Mexican city of Nuevo Laredo not a safe place for people seeking asylum

US-Mexico policy puts asylum seekers in extreme danger


Mexico 2019 © Juan Carlos Tomasi

NUEVO LAREDO, MEXICO/NEW YORK, JULY 3, 2019—The international medical humanitarian organization Doctors Without Borders/Médecins Sans Frontières (MSF) today emphatically condemned the decision by the governments of Mexico and the United States to expand a policy that forces people seeking asylum in the US to wait out legal proceedings in violent areas of Mexico and puts them in extreme danger.

Both countries have agreed to expand the US policy known as “Remain in Mexico” (officially called the Migrant Protection Protocols) to Nuevo Laredo, a border city in Tamaulipas State that is controlled by criminal groups. Asylum seekers in Nuevo Laredo are constantly exposed to robbery, assault, extortion, kidnapping, and homicide.

“Sending people who are seeking asylum back to Mexico and forcing them to stay in Nuevo Laredo is an unacceptable policy,” said María Hernández, on the project team for MSF in Mexico. “This policy is putting vulnerable people in areas controlled by criminal organizations, which see migrants as a commodity and a source of income."

MSF provides medical, mental health, and social services support to migrants and refugees in various shelters in Nuevo Laredo, Reynosa, and Matamoros.

According to MSF patient data from January to May of this year, more than 45 percent of 378 patients treated by MSF in Nuevo Laredo have suffered at least one episode of violence in the city, as they waited to cross into the US. Of the 378 patients treated in MSF’s mental health programs in 2019, 45 people (12 percent) have been kidnapped—26 of them in the seven days prior to their mental health consultation.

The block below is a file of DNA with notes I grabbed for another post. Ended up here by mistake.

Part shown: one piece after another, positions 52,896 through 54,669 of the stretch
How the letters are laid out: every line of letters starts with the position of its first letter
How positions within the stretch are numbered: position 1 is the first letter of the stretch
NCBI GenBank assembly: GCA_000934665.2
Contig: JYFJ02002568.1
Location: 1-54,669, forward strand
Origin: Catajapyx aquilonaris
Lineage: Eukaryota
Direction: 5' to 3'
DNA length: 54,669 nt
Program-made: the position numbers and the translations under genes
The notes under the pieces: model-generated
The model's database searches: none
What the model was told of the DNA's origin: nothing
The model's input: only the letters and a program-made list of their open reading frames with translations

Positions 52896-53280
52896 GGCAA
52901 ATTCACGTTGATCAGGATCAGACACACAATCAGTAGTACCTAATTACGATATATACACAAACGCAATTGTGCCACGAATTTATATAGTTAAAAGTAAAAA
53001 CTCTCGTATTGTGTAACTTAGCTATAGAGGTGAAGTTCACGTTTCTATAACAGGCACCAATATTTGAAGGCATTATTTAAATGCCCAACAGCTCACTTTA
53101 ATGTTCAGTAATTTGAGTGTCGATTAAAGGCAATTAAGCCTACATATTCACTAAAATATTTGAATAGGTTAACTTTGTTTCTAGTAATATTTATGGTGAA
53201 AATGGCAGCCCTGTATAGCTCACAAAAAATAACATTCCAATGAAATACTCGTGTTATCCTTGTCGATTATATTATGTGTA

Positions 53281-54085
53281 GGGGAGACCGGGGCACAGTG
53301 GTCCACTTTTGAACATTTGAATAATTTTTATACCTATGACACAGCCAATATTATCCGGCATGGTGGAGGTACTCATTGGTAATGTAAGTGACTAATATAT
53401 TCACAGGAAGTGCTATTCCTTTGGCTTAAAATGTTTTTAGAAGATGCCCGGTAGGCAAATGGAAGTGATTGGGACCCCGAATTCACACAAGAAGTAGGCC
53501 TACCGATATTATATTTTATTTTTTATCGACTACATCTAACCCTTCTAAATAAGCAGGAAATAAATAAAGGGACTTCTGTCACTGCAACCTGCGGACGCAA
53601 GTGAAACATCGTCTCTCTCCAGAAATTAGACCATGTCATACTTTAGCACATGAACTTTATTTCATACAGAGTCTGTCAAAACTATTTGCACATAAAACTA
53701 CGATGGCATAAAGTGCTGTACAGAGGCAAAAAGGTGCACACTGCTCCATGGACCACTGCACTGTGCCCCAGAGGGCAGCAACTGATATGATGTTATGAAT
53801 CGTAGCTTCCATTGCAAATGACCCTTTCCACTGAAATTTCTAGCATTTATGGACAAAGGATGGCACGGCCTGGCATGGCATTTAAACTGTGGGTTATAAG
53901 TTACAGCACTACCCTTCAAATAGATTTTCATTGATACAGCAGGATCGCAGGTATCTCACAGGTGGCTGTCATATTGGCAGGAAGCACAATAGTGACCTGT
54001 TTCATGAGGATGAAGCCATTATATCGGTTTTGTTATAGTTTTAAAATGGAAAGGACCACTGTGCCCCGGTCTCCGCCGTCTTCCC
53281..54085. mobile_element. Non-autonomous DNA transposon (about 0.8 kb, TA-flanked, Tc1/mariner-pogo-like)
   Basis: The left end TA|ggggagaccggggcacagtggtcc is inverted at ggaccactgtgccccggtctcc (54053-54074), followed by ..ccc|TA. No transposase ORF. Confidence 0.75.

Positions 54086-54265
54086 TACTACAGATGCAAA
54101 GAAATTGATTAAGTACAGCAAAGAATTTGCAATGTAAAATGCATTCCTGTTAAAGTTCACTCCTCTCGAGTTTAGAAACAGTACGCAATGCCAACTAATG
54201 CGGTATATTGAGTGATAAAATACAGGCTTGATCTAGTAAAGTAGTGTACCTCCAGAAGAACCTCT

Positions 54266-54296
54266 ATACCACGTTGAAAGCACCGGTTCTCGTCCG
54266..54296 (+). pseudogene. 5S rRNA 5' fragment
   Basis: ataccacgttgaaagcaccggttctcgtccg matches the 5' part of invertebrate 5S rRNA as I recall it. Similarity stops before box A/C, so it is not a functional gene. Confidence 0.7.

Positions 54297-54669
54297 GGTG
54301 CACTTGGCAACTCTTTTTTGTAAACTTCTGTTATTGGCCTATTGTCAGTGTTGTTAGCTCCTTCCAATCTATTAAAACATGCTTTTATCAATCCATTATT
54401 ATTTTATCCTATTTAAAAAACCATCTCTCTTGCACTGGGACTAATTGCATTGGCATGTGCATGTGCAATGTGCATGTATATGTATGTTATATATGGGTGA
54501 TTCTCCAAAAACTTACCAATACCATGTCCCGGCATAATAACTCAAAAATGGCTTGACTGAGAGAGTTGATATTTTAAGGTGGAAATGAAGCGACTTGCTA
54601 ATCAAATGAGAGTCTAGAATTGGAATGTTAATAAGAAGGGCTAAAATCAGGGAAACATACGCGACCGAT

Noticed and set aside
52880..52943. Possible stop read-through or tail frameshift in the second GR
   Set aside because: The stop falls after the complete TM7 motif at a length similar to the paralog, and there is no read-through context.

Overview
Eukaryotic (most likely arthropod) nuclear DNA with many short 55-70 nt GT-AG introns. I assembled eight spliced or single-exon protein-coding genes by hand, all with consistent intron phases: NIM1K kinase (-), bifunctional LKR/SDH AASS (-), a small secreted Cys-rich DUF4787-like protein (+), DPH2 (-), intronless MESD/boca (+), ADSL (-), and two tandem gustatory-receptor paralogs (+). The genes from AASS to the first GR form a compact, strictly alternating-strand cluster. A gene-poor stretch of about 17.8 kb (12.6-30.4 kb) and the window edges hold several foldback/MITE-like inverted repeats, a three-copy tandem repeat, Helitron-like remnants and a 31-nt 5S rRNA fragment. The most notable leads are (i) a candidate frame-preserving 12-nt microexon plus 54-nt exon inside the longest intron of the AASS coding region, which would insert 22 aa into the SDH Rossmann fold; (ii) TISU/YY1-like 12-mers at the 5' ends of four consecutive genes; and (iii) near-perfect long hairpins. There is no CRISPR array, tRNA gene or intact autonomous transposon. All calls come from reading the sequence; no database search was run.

Humanitarian crisis in Central America

“The majority of our patients don’t go out in the street due to the imminent risk of kidnapping,” said Hernández. “The asylum seekers we’re treating and counseling in Nuevo Laredo are from many countries, including Cuba, Democratic Republic of Congo, Cameroon, and Mexico. Without a doubt, however, it’s people from Central America who are most vulnerable to kidnapping, and it is this very population which will be returned to Mexico in large numbers due to the Remain in Mexico policy.”

Nuevo Laredo cannot become a reception city for people seeking asylum in the US and looking for protection, MSF warned.

“Mexico cannot be considered a “safe country” for people fleeing violence, and Tamaulipas is a good example of this,” said Hernández. 

Even the US State Department travel advisory system classifies Tamaulipas State as Level 4— the highest advisory level often used for countries at war—and warns people from the US to avoid all travel there due to the threat of crime and kidnapping. 

According to testimonies collected by MSF, criminal groups target migrants and asylum seekers as soon as they arrive in Nuevo Laredo.

“They are kidnapped at bus terminals,” said Hernández. “There are safe houses where they are detained for extortion, beaten and assaulted. Some endure death threats, they are detained for long periods for forced labor, they are sexually exploited or forcibly recruited by criminal organizations.”

Just last month, MSF denounced the recent raids and mass arrests of migrants carried out by Mexican authorities on the country’s southern border with Guatemala. These types of raids and arrests of migrants traveling on clandestine routes expose them to more dangers—including criminal gangs involved in human trafficking—and prevent them from accessing health services.

MSF calls on Mexican and US authorities to place the protection of human beings and humanitarian assistance at the center of its migration policies. The decisions that these administrations have taken to confront this crisis are having devastating humanitarian consequences. They increase the suffering of thousands of people fleeing their countries, and put lives at risk.